The Current Debate

Fast forward to 2012 when Sunbeam Products, Inc. v. Chicago American Manufacturing, LLC enters the runway. In this case, Lakewood, a company that sold brand-name box fans, contracted with Chicago American Manufacturing (“CAM”) to have CAM manufacture the box fans that Lakewood would then sell. Concerned about Lakewood’s financial position, CAM included a licensing provision that permitted it to sell the Lakewood-brand box fans on its own in the event that Lakewood could not fulfill the purchase. Lakewood subsequently filed for bankruptcy and Lakewood’s assets were purchased by Sunbeam Products. Sunbeam had no interest in the box fans but did not want CAM to sell the fans, so as part of the sale of the Lakewood business, the trustee rejected the CAM contract with the license. CAM continued to sell the box fans despite the contract rejection and Sunbeam subsequently filed suit.
The Seventh Circuit, in deciding the case, turned to the legislative history behind Congress’ enactment of section 365(n). A Senate committee report on the bill revealed that Congress did not intend to leave trademarks unprotected, but simply deferred action on the subject until it had more time to study and better comprehend trademark law.
Finding in favor of CAM and utilizing the legislative history to make its point, the Seventh Circuit held that the breach resulting from a contract rejection under section 365(a) was not the functional equivalent of a rescission, but instead allowed the other party’s rights to remain in place—including trademark licensing rights. The court went on to say that a rejection merely frees the estate from the obligation to perform under the contract and has no effect on its continued existence.5 The debtor is simply freed from being subjected to an order for specific performance.
What appeared to have been a major win for trademark licensees has now been stunted by the First Circuit’s holding this year in Mission Product Holdings, Inc. v. Tempnology, LLC (In re Tempnology, LLC), which favored the previous categorical approach of leaving all trademark licenses unprotected from court-approved rejections.6 The First Circuit justified its ruling by arguing that allowing the licensee to continue to use the trademark would effectively require the debtor to monitor and exercise control over the products for quality assurance—an obligation that arises out of trademark law. The monitoring obligation for trademarks, the court argued, is unlike the licensor’s obligations for other intellectual property because trademarks are “public-facing messages to consumers” and monitoring is required “to ensure that the public is not deceived as to the nature or quality of the goods sold.” A licensor’s failure to monitor and exercise control over a trademark license jeopardizes the continued validity of the license, which makes the licensor’s obligation a real and concrete duty. It is this monitoring obligation that the court found to be too burdensome on the debtor to allow the licensee to retain its rights post-rejection.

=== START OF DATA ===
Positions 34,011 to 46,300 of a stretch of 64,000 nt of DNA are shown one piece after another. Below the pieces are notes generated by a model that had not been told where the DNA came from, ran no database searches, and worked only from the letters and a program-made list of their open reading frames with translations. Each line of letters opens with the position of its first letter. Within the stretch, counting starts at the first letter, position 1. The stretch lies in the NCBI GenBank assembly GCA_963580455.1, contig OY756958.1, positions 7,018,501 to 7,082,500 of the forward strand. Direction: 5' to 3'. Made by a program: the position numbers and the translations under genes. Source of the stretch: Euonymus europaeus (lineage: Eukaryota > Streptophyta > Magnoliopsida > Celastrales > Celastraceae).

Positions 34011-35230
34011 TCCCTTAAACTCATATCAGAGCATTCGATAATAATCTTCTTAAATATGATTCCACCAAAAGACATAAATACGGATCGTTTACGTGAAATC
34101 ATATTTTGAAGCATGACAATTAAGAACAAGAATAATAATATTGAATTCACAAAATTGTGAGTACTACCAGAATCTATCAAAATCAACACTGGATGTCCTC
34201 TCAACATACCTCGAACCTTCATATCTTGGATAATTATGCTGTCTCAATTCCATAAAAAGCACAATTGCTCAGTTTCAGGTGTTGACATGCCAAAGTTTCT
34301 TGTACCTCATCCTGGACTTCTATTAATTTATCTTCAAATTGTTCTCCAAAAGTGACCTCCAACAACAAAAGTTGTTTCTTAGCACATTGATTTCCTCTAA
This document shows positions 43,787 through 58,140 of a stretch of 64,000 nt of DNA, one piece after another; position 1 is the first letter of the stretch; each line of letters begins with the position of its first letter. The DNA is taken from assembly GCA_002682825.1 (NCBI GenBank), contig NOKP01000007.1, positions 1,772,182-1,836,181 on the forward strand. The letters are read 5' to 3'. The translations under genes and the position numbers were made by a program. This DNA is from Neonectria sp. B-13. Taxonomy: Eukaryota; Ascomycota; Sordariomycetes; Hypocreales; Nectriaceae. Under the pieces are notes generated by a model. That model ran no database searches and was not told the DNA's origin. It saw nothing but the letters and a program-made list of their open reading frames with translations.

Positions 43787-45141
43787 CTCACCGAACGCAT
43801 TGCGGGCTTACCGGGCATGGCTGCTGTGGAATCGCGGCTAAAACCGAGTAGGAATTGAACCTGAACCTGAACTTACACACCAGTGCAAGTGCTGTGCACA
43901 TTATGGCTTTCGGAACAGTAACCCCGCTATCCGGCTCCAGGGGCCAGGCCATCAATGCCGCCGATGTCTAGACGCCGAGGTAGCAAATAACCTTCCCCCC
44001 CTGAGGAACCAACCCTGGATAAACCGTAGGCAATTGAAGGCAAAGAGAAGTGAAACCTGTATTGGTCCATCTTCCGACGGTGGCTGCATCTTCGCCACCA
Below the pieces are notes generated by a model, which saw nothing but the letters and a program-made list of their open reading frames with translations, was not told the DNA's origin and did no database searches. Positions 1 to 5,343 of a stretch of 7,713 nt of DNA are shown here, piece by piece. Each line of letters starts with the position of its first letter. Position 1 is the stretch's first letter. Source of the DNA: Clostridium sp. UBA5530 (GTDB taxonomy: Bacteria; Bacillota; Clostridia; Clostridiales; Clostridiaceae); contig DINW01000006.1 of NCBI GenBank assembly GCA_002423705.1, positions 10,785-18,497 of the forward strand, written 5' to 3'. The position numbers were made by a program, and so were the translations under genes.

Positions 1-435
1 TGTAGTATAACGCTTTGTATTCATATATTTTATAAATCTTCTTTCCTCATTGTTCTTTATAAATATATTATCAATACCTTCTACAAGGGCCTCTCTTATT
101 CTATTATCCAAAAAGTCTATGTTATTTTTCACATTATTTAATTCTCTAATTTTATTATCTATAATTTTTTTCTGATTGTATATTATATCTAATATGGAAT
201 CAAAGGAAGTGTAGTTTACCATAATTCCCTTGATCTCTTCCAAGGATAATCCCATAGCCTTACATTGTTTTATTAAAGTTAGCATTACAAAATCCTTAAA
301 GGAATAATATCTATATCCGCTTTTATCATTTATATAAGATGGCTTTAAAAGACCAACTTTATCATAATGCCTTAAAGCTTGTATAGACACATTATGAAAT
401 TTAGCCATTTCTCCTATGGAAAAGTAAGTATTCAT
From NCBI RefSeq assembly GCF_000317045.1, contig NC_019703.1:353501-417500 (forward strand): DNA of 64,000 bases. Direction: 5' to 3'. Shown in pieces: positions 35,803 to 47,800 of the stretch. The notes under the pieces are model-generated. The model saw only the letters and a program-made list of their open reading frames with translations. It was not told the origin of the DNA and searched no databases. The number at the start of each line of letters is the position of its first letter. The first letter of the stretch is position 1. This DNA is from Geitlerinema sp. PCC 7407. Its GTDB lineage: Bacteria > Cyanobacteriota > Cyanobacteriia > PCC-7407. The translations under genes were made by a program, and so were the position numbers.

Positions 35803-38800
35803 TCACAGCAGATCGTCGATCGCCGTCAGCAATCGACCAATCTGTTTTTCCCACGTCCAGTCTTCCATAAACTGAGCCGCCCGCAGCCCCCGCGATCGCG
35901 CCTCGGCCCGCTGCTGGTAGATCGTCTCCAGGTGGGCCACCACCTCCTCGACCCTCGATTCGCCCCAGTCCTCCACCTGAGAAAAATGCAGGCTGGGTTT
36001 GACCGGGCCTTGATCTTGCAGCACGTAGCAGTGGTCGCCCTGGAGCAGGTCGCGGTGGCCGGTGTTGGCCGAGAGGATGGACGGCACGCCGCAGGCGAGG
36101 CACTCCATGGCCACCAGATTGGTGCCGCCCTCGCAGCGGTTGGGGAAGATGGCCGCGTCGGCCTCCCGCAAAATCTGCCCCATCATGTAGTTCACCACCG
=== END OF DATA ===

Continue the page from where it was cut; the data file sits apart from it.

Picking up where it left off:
Clarification to this prominent circuit split may come sooner than you think. On June 11th, Mission Product Holdings Inc., the harmed licensee in Tempnology, filed a petition for writ of certiorari with the Supreme Court requesting that it review the First Circuit’s opinion—a decision that Mission argues in its petition has worsened the already prominent circuit split. There is an argument that the monitoring obligation that the Tempnology opinion advances is incomplete because of the history of courts relaxing the licensor’s obligations in a trademark licensing agreement. For example, in Syntex Labs., Inc. v. Norwich Pharmacal Co. the Southern District of New York district court held that a licensor’s monitoring and quality control requirements were sufficiently met through reliance on the integrity of the licensee.7 In this scenario, allowing the licensee to continue to use the license post-rejection would create no actual obligation to perform on the part of the debtor-licensor—which is a major factor on which the Tempnology holding relies. If the Supreme Court is willing to accept this modified application of the monitoring obligation, it just might result in a pro-licensee decision.
For now, we are left to wonder whether your next pair of designer shoes or eyewear could be turned into a “limited edition” overnight. Stay tuned!
Weil Summer Associate Matthew Rayburn contributed to this post.